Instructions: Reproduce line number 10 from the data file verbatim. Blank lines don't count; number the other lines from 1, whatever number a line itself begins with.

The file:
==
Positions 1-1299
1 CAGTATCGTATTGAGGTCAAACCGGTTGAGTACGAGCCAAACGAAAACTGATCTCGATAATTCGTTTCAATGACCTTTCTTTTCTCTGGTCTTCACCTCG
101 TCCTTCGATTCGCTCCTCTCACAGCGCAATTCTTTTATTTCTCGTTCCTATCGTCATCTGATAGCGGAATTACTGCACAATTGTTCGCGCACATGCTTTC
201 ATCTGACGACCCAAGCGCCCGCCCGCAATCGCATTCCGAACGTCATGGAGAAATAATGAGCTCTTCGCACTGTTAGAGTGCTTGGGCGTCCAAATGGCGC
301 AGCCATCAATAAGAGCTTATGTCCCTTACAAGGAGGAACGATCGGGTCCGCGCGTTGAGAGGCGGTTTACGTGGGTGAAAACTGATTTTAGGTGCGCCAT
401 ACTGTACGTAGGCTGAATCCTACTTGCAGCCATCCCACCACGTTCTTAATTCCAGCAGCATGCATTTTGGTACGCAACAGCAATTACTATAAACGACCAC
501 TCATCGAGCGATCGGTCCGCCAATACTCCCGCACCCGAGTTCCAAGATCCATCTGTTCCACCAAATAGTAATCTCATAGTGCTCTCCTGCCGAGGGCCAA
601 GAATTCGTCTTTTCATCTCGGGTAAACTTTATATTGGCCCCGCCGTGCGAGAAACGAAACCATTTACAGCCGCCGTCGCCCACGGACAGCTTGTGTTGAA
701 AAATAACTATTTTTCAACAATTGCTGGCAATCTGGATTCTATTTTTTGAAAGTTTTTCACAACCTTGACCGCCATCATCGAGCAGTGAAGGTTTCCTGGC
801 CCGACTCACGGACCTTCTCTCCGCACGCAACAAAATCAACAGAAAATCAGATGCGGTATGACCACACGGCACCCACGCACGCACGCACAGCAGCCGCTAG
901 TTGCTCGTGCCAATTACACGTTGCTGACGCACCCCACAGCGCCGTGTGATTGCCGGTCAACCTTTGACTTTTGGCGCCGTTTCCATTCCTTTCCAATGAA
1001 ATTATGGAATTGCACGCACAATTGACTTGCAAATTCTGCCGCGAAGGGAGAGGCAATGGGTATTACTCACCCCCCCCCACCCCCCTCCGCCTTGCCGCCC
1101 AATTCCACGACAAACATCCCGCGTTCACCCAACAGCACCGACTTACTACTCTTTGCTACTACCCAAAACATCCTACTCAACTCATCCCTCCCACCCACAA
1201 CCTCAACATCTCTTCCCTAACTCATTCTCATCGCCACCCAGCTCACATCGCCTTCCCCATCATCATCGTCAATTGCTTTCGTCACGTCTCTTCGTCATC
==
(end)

801 CCGACTCACGGACCTTCTCTCCGCACGCAACAAAATCAACAGAAAATCAGATGCGGTATGACCACACGGCACCCACGCACGCACGCACAGCAGCCGCTAG